The sharks, rays, and skates (which are similar to stingrays) are further broken into two superorders: 1. Rays and skates. 2. Sharks. Sharks are some of the most frequently studied cartilaginous fish. Sharks are distinguished by such features as: The number of gill slits. The number and type of fins. The type of teeth. The size of their jaws. Body shape. Their activity at night. An elongated, toothed snout used for slashing the fish that they eat, as seen in sawsharks. Teeth used for grasping and crushing shellfish, a characteristic of bullhead sharks. A whisker-like organ named barbels that help sharks find food, a characteristic of carpet sharks. A long snout (or nose-like area), characteristic of groundsharks. Ovoviviparous reproduction, where the eggs develop inside the mothers body after internal fertilization, and the young are born alive. This trait is characteristic of mackerel sharks. All sharks mate by internal fertilization. Some sharks then lay their eggs, others allow internal development.
blood skin and teeth
Since they do not have bone marrow (as they have no bones), red blood cells are produced in the spleen, in special tissue around the reproductive organs, and in an organ called Leydigs organ, only found in cartilaginous fishes. The tough skin of this group of fish is covered with placoid scales, which are hard scales formed from modified teeth. The scales are covered with a hard enamel. The hard covering and the way the scales are arranged, gives the fish skin rough, sandpaper-like feel. The function of these scales is for protection against predators. The shape of sharks teeth differ according to their diet. Species that feed on mollusks and crustaceans have dense flattened teeth for crushing, those that feed on fish have needle-like teeth for gripping, and those that feed on larger prey, such as mammals, have pointed lower teeth for gripping and triangular upper teeth with serrated edges for cutting. Sharks continually shed and replace their teeth, with some shedding as much as 35,000 teeth in a lifetime.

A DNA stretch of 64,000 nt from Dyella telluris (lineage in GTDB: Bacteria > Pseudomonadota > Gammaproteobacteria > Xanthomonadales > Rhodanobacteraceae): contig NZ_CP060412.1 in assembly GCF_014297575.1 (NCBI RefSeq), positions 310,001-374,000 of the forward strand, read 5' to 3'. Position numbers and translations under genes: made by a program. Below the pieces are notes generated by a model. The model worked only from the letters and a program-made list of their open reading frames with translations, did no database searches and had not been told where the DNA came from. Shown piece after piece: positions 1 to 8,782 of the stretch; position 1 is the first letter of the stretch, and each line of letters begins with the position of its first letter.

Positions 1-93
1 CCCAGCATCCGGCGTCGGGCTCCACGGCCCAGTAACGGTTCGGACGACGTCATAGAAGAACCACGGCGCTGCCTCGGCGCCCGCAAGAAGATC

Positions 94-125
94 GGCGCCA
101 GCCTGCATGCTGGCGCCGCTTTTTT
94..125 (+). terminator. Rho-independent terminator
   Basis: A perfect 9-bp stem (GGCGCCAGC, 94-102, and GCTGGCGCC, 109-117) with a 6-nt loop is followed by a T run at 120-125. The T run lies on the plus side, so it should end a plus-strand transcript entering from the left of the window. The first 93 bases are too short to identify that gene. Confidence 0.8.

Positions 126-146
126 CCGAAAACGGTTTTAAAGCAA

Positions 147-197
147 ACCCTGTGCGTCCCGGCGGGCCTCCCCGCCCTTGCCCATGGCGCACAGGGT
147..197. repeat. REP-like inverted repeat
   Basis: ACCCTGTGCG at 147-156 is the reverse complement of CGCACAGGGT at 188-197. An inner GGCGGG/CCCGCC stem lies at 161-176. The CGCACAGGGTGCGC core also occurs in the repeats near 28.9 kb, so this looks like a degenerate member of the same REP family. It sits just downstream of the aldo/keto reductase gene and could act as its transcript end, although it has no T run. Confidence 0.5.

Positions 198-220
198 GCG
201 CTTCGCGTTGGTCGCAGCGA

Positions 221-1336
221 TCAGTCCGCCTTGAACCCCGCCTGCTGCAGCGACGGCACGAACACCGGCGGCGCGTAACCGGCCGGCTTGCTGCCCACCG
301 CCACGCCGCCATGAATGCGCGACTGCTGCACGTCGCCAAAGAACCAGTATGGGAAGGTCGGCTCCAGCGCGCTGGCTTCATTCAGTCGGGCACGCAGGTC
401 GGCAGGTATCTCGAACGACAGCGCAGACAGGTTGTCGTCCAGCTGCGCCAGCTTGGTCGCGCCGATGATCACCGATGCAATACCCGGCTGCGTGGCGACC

The 1,000 or so species of cartilaginous fish are subdivided into two subclasses: the first includes sharks, rays, and skates; the second includes chimaera, sometimes called ghost sharks. Fish from this group range in size from the dwarf lanternshark, at 6.3 inches, to the over 50-foot whale shark. Sharks obviously have jaws, as do the other cartilaginous fish. These fish evolved from the jawless fish. So why did fish eventually evolve to have jaws? Such an adaptation would allow fish to eat a much wider variety of food, including plants and other organisms. Other characteristics of cartilaginous fish include: Paired fins. Paired nostrils. Scales. Two-chambered hearts. Skeletons made of cartilage rather than bone. Cartilage is supportive tissue that does not have as much calcium as bones, which makes bones rigid. Cartilage is softer and more flexible than bone.
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the cartilaginous are the first fish with a bony skeleton.
a. true --> b. false
the cartilaginous fish are the first fish with jaws.
--> a. true b. false
which of the following are characteristics of cartilaginous fish?
a) a two-chamber heart b) paired fins c) paired nostrils --> d) all of the above
some sharks have ovoviviparous reproduction. what is ovoviviparous reproduction?
a) when the egg is laid after fertilization. b) when the egg is laid and fertilized externally. --> c) when the baby is born alive. d) none of the above
what are two ways sharks can be distinguished?
a) the number of gill slits and the type of teeth b) the number of fins and their body shape c) the type of fins and their activity at night --> d) all of the above are ways to distinguish sharks.
what are barbells in sharks?
a) muscles around the jaws that allow for rapid contraction. b) whisker-like organs that help sharks sense predators. --> c) whisker-like organs that sense the environment to help the sharks find food. d) organ that produces red blood cells
what is leydigs organ?
a) the organ that helps sharks and rays sense predators. --> b) the organ that produces red blood cells. c) the organ that helps sharks and rays find food, d) the organ that replaces lost teeth.
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